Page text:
by Dustin Davis
Re-blogged from: Orange Community of Christ
“Those who choose, even on a small scale, to love in the midst of hatred and fear are the people who offer true hope to our world.” – Henri Nouwen
I was feeling pumped as I neared the end of a great four mile run. I found myself stopped at a light waiting to cross a busy morning intersection, waiting for the red “STOP” hand to change to the walking man giving me peace of mind that I could cross in safety. It was there at the intersection that I crossed paths with a man who I would assume had no home. He was sitting on the sidewalk and leaning against a wall, looking no where in particular, hardly noticing the passersby. The hand turned into a walking man. I ran on, my thoughts not on finishing my workout but on the man. What should I do for him? What could I do for him? Would he still be there if I went back to help?
Despite my questions and hesitations I fetched a Manna Bag – a Ziploc bag filled with snacks, clean socks, band aids, water and a note affirming the worth of all persons – from the trunk of my car and headed back. Would people wonder what was in the bag, what I was doing? Would I offend him by offering the bag? Although I was relieved to see he was still there, I was suddenly anxious to give it to him, almost wishing he had moved on so I could avoid the encounter. Well, at least I tried. Then I was embarrassed about my conflicting emotions. Just give it to him I told myself. It’s not a big deal.
I handed him the bag, quickly offered some words about hoping he could use the things inside and told him to have a good day. Have a good day? I thought as I was saying it, as if the contents of the bag could turn his day, his life, around. How lame. He thanked me many times. No problem I said, it’s the least I could do. It really is the LEAST I could do, I chastised myself as I turned around and made my way back to my house, looking forward to a shower. I suddenly had thoughts of calling local shelters, offering this man a meal, bringing him back to my house so he could shower. I could throw his clothes in the laundry. Should I have done that? Should I turn around and go back? What happens now? What happens if I see him the next time I go running? Does it mean I have to give another bag every time I pass him on the sidewalk? Do I have to do something each time I see him? Am I over-thinking this? What would happen if I did more?
We’ve heard a lot in our congregation about living into the questions. At first I wasn’t sure exactly what this meant, and I still struggle to completely understand this concept. However, after trying to put this confusing idea into practice, I now like to think of living into the questions as living without the answers.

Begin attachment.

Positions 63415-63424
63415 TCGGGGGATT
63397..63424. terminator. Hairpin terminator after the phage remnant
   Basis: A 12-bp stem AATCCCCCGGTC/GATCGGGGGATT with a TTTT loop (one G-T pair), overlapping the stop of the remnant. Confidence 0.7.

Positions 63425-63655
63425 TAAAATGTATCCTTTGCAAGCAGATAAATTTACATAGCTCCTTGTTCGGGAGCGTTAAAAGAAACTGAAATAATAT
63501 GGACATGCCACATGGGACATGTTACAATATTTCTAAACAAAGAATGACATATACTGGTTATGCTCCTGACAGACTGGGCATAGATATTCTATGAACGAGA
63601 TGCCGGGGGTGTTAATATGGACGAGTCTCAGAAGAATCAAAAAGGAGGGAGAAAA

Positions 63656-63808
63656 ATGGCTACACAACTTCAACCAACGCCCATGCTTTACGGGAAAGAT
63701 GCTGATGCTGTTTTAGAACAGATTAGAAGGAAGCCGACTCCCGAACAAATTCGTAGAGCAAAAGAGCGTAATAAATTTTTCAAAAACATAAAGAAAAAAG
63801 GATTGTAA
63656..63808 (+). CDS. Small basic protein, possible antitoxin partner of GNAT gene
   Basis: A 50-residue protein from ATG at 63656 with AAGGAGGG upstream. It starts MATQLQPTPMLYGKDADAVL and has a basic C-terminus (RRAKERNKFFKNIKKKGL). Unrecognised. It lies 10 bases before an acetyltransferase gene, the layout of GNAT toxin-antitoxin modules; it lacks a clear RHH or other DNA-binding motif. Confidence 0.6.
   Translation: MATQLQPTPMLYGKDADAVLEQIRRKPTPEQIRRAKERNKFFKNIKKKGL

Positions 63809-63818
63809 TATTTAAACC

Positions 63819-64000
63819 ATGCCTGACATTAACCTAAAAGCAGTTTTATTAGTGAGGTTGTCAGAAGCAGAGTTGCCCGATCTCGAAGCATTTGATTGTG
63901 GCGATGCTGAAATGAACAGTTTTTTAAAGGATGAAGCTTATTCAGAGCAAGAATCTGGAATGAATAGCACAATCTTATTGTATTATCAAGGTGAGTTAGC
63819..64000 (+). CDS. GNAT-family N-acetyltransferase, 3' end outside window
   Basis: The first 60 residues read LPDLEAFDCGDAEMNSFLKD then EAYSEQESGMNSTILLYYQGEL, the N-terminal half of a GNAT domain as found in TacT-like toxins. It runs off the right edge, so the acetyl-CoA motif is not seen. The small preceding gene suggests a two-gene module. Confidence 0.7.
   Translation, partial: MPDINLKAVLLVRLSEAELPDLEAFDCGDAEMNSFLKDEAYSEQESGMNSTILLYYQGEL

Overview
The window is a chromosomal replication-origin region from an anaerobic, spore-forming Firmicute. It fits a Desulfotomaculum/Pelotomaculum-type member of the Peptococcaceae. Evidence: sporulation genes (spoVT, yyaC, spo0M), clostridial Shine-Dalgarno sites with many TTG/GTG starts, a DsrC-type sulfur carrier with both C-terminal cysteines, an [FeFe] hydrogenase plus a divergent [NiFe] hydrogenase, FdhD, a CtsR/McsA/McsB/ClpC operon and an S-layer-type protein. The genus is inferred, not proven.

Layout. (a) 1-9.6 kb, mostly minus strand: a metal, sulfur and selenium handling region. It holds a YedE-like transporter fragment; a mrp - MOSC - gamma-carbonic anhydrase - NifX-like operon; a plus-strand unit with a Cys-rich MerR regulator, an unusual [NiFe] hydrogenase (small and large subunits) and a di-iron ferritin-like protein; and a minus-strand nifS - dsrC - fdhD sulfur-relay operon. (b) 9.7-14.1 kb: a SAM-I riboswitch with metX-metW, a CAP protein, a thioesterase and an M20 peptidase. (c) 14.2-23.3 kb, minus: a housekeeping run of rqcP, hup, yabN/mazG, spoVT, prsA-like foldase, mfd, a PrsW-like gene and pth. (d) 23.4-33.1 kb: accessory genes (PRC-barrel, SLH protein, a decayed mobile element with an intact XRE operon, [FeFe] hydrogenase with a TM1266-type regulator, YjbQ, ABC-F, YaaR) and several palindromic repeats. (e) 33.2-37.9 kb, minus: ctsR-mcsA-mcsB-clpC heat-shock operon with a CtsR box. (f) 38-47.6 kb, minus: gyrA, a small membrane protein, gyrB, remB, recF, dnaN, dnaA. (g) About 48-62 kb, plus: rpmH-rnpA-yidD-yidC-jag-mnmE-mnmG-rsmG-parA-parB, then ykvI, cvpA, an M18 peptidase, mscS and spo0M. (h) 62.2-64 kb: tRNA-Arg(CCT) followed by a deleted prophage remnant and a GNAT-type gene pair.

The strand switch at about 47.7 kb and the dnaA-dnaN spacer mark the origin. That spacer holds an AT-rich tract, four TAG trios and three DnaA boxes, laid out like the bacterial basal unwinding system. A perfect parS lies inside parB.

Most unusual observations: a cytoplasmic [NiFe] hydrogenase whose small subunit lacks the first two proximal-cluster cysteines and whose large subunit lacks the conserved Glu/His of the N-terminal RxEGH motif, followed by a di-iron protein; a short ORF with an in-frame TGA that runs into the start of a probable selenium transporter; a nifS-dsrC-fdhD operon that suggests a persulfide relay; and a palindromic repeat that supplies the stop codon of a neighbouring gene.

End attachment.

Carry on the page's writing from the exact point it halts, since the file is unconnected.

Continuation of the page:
It’s simply our human nature to seek out clear and clean answers. Tell me what to do, and I’ll do it. It’s simple. It’s easy. It’s convenient. There’s nothing wrong with wanting simple answers, I think. But I’ve come to discover that not everything is simple. In fact, few things are. My own life isn’t even simple! I find myself with lots and lots of questions and very few answers. What does this mean for the spiritual life? For me, it means giving up my need for answers and living closer and closer to the questions, hoping that doing so will make things more clear.
Not long after my encounter another opportunity to live into my questions came along. A homeless family came to our congregation seeking help. I offered to do what I could, make some calls, provide some transportation, buy a meal or two, be a friend, help navigate the tricky bureaucratic waters. As I, and our congregation, continue to journey with this family, I have more questions than ever. Am I really helping? Am I being taken advantage of? Should I give up just because I don’t know what to do next? Am I even qualified to be helping? How much will this cost me in time and money and emotions? Shouldn’t I be looking for a job for myself before I look for a job for someone else? Do I want to help them more than they want to help themselves? Am I helping them because I feel guilty? If I don’t help, if we don’t help, who will? Sometimes I think I have some of the answers to these questions, but then my answers that worked yesterday don’t make sense today. They slip away, becoming muddled and confusing once again. So what’s the point? Another question….
In my human search for answers I find only more questions. One in particular keeps coming back to me, and, in many ways, seems to be an answer in and of itself; If you’re not going to at least try to help, try to abolish poverty, try to end suffering, try to pursue peace, try to do anything, then what are you doing?
Since my first meeting a few weeks ago with the man at the busy morning intersection, I have bought him coffee a few times from the store across the street. I run past him almost every single time I go running. I wave, and I smile. I look him in the eye. I still don’t have the answers, but as I strive to live without them, to live closer to the questions, I’m glad that didn’t stop me.
So here’s my question for you. What are you willing to risk? Are you willing to risk simple answers for more questions? Are you willing to risk losing a few dollars, a few hours out of the day? Are you willing to risk disappointment, hurt feelings, pride and ego? Are you willing to risk your own comfort and perhaps even your safety? Are you willing to risk by entering into relationship? Are you willing to risk the discovery of your true capacity?
Are you willing to risk this world for the Peaceable Kingdom?